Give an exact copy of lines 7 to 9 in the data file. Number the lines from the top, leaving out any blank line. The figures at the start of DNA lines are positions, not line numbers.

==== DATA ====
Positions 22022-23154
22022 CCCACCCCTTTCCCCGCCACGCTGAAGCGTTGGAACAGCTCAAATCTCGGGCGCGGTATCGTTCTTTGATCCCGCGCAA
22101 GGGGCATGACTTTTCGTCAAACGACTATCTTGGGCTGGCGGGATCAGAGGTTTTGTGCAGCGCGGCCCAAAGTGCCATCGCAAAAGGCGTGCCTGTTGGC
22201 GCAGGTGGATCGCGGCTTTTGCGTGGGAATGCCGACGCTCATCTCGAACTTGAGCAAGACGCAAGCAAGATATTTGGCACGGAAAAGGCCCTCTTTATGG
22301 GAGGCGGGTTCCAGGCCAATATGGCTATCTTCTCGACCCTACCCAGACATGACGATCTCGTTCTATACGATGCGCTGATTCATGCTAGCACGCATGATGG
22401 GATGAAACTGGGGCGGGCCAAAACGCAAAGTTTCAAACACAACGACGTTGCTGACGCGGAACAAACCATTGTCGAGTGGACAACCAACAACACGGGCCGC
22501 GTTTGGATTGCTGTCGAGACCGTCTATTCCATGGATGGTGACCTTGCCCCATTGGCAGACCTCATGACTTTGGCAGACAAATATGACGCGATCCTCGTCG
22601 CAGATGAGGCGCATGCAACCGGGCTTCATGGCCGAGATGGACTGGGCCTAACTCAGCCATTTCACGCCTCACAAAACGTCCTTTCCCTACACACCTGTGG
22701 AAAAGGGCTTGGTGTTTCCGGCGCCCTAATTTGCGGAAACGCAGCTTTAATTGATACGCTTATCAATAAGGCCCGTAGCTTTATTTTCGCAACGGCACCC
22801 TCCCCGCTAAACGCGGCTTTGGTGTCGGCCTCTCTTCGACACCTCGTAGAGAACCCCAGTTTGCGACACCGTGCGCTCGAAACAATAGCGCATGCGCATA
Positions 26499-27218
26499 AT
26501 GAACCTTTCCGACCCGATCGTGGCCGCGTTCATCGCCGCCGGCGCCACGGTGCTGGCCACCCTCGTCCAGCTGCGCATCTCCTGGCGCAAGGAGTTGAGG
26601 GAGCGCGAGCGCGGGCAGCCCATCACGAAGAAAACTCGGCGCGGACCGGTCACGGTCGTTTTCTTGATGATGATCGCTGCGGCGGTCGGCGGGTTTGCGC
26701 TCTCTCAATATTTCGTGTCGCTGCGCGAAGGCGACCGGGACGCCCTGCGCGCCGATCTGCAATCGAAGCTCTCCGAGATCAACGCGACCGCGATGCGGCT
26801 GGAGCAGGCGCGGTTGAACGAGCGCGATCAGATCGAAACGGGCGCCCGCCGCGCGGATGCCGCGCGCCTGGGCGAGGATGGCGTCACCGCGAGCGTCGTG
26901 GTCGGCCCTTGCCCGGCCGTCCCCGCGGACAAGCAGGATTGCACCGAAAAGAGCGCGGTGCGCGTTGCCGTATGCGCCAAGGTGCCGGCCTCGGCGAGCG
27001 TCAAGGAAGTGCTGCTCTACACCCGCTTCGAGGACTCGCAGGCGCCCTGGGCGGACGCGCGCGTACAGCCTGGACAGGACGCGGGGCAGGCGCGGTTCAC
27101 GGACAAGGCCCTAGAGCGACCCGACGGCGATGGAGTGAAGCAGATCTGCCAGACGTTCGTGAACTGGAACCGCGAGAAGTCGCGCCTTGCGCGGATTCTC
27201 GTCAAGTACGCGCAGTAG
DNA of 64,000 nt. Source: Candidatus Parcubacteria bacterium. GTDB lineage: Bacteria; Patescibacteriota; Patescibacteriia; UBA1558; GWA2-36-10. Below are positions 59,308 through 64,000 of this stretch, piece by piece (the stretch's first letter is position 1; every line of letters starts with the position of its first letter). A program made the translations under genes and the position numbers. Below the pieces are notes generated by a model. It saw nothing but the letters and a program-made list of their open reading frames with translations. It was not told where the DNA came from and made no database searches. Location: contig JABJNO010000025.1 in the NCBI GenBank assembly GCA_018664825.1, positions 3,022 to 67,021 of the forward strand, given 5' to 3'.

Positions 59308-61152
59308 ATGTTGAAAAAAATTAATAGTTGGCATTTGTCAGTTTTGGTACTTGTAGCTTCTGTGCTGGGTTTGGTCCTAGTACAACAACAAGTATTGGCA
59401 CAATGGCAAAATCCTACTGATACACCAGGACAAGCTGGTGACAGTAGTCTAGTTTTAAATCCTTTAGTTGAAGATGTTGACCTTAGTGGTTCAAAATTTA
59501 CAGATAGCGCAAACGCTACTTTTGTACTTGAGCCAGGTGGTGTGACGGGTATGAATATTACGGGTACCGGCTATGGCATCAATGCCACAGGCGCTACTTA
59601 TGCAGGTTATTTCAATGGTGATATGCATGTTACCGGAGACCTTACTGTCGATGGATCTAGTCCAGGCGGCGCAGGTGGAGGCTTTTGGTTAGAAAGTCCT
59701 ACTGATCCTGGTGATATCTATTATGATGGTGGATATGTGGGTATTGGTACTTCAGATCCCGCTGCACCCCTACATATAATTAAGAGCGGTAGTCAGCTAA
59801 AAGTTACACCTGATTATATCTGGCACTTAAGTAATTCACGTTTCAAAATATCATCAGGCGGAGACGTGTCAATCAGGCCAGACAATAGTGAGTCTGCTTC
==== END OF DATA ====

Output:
22501 GTTTGGATTGCTGTCGAGACCGTCTATTCCATGGATGGTGACCTTGCCCCATTGGCAGACCTCATGACTTTGGCAGACAAATATGACGCGATCCTCGTCG
22601 CAGATGAGGCGCATGCAACCGGGCTTCATGGCCGAGATGGACTGGGCCTAACTCAGCCATTTCACGCCTCACAAAACGTCCTTTCCCTACACACCTGTGG
22701 AAAAGGGCTTGGTGTTTCCGGCGCCCTAATTTGCGGAAACGCAGCTTTAATTGATACGCTTATCAATAAGGCCCGTAGCTTTATTTTCGCAACGGCACCC